CHANGWON, Aug. 2 (Korea Bizwire) – South Korean law enforcement officials have opened investigations into two separate cases regarding violence against non-Koreans, one involving an Uzbek student and another involving a migrant worker from Bangladesh.
Yesterday, the Gyungnam Migrant Community Service Center filed two complaints regarding the incidents to the Gyeongnam Provincial Police Agency.
The Migrant Center said that 24-year-old Uzbek student was beaten by a group of immigration officials and illegally detained after being mistaken for an illegal immigrant while on duty at a part-time job in Haman County, South Gyeongsang Province.
When the Uzbek protested and claimed to be a legal resident, officials allegedly said they were “here after finding out all about it.”
The Uzbek was punched several times in the face before being detained for five days.
The Migrant Center also filed a complaint against a business owner in Namhae County who forced two Bangladeshi employees to take on the owner’s personal tasks and was verbally and physically violent towards the employees.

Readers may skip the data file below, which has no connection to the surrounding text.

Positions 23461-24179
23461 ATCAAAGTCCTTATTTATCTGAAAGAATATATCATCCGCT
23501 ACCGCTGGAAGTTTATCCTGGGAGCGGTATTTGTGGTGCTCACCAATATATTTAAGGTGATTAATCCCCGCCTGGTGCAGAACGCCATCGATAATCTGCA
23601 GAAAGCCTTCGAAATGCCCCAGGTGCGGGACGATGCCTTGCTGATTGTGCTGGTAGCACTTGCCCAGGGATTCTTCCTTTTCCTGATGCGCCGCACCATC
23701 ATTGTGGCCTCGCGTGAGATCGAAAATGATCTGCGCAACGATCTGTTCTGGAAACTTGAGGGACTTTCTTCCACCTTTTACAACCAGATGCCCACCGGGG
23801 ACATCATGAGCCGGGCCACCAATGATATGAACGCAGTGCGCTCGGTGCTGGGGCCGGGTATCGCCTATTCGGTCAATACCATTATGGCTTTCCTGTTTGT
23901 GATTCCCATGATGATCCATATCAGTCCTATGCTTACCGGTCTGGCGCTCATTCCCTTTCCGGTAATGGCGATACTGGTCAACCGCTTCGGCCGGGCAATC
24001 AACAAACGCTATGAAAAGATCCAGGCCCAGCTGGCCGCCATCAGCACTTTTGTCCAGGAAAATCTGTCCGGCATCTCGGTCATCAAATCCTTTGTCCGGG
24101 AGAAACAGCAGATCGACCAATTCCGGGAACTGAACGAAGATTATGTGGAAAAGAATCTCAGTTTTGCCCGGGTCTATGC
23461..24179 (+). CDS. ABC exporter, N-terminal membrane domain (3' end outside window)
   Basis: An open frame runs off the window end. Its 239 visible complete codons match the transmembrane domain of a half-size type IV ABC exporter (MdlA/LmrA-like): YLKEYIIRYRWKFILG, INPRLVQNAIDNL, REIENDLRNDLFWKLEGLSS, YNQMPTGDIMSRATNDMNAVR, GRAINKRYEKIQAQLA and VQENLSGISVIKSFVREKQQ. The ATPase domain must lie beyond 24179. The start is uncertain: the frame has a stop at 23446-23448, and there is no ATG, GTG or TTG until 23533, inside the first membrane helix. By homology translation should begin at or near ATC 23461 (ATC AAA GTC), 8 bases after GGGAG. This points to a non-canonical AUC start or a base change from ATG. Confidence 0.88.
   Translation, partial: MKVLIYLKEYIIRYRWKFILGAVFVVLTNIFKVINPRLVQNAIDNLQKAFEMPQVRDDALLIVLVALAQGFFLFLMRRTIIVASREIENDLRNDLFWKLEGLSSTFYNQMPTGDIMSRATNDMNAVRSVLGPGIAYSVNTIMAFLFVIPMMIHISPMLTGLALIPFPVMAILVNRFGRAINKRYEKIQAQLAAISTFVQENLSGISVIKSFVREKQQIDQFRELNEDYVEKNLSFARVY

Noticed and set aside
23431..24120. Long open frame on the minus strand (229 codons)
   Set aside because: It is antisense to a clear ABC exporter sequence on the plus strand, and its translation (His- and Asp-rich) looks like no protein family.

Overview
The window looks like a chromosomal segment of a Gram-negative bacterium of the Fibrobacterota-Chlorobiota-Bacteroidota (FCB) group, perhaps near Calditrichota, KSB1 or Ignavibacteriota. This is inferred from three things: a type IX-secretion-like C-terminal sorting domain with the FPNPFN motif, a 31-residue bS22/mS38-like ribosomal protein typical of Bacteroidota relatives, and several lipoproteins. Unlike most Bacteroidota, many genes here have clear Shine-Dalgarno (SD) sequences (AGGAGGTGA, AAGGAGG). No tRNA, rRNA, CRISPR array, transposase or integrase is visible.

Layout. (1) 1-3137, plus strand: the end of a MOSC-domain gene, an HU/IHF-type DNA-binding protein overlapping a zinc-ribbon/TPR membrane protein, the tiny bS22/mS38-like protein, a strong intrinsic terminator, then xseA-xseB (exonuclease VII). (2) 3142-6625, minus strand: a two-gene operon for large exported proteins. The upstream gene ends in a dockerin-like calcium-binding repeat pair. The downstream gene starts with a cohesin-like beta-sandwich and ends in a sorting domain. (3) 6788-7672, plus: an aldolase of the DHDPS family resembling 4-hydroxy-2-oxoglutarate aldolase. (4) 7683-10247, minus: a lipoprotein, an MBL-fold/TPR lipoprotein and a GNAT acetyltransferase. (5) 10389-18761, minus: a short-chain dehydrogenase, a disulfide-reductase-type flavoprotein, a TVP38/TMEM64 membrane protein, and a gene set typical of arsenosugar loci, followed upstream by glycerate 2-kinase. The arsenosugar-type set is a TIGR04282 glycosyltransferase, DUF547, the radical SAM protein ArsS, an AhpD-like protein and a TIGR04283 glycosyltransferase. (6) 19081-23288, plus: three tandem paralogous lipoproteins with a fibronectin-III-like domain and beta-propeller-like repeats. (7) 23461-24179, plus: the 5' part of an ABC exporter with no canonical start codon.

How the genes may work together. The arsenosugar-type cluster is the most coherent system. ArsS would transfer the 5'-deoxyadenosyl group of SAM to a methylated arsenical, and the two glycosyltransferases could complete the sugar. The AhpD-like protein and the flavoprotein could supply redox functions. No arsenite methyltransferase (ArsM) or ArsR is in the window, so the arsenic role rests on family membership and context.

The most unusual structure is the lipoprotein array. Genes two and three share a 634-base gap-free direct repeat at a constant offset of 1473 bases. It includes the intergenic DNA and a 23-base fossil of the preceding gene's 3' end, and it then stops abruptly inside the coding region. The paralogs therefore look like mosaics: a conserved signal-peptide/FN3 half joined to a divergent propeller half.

Police authorities plan to investigate the matter by questioning the plaintiffs and defendants in both cases.
Meanwhile, the Ministry of Justice replied to the complaint filed against its immigration officials and said that the Uzbek student was working illegally at a construction site.
“Even if an international student is a legal resident, he or she must gain prior approval before getting a job,” explained a ministry official.
The official went on to explain that the detention period of five days followed legal protocol.
The ministry claims that officials had no choice but to use physical force when the Uzbek individual created a dangerous situation on site by refusing to respond to officials and trying to run away.
The ministry, however, plans to conduct its own internal investigation to see if there was an abuse of force by the officials during the arrest.
Kevin Lee (email@example.com)